Causes of traumatic spinal cord injury vary substantially by age.

spinal cord injury

Traumatic spinal cord injury (SCI) is a devastating, permanent condition that often results in partial or total loss of motor function in some or all of the limbs. Importantly, most injuries that lead to SCI—such as motor vehicle accidents, falls, and gunshot wounds—are preventable. As demographics and other relevant population characteristics change over time, public health experts aim to frequently update their understanding of SCI, including incidence, risk factors, causes of injury, and outcomes. Such efforts enable health care providers to dynamically revise and enhance SCI treatment and rehabilitation programs as injury features change.

A recent study in Finland did just that. Researchers analyzed medical records from 346 patients who were admitted to two of the country’s three SCI specialty centers. They noted each patient’s age, gender, injury characteristics, time of injury, length of hospital stay, post-injury outcomes, and other significant characteristics to deepen their understanding of the current SCI landscape in Finland. The study revealed that:

  • The mean annual incidence of SCI in Finland was 36.6 per million people, notably higher than the incidence in surrounding countries.
  • Falls were the most common cause of SCI, comprising 61.7 percent of injuries, followed by transportation accidents at 19.2 percent.
  • About 3 in 4 of patients older than 60 years were injured by falling, and about half of these falls were from low levels (i.e., falling the ground from standing). Elderly patients also were more likely than younger patients to sustain cervical injuries, which are associated with the highest degree of motor dysfunction.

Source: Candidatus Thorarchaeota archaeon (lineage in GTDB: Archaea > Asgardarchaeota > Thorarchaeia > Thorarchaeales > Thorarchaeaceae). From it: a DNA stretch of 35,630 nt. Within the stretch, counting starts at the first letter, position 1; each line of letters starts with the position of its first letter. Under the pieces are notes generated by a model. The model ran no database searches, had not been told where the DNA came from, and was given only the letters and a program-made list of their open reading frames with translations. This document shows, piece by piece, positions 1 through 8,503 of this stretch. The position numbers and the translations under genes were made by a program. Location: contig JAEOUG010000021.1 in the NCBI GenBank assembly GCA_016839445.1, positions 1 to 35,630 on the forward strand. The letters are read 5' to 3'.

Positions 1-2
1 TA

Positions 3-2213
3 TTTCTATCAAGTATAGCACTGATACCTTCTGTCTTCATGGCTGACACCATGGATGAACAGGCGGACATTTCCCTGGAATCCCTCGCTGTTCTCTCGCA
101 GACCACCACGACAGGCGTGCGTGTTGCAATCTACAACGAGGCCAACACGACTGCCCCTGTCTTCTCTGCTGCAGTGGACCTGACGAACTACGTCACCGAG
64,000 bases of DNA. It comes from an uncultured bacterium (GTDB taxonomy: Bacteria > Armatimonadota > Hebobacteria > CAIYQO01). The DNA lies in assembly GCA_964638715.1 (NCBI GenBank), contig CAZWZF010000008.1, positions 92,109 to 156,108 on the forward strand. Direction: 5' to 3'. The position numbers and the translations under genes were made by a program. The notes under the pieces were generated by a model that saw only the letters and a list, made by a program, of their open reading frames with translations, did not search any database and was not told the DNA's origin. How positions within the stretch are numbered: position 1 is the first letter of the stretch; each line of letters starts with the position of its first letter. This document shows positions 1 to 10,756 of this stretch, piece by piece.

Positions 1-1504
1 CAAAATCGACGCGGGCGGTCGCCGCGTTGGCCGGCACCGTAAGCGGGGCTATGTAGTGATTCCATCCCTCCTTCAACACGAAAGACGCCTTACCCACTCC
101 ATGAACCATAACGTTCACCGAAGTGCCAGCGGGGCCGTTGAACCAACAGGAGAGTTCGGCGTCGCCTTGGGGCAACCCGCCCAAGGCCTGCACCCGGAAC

• Among patients younger than 60 years, nearly half were injured after consuming alcohol.

The researchers concluded that Finland’s relatively high incidence of SCI compared to surrounding countries—as well as the rising incidence of falls from low height—can be attributed to Finland’s rapidly growing elderly population. As people age, poor eyesight and physical weakness leave them increasingly vulnerable to falls in the home. Meanwhile, rising alcohol use among youth and young adults has elevated risk for SCI and other debilitating traumatic conditions, such as brain injury. Prevention efforts in Finland and demographically similar countries should use a dual approach that targets in-home and fall safety for elderly individuals and safe alcohol use in younger individuals.

Johansson E, Luoto TM, Vainionpää A, et al. Epidemiology of traumatic spinal cord injury in Finland. Spinal Cord. (July 2021).


Categories: 
Related Posts
  • Suicide Is a Common Cause of Death After Spinal Cord Injury Read More
  • Respirator Dependence Is Associated with Higher Mortality After Cervical Spinal Cord Injury Read More
  • Heart Arrhythmia Is Common Six Months After Spinal Cord Injury Read More
/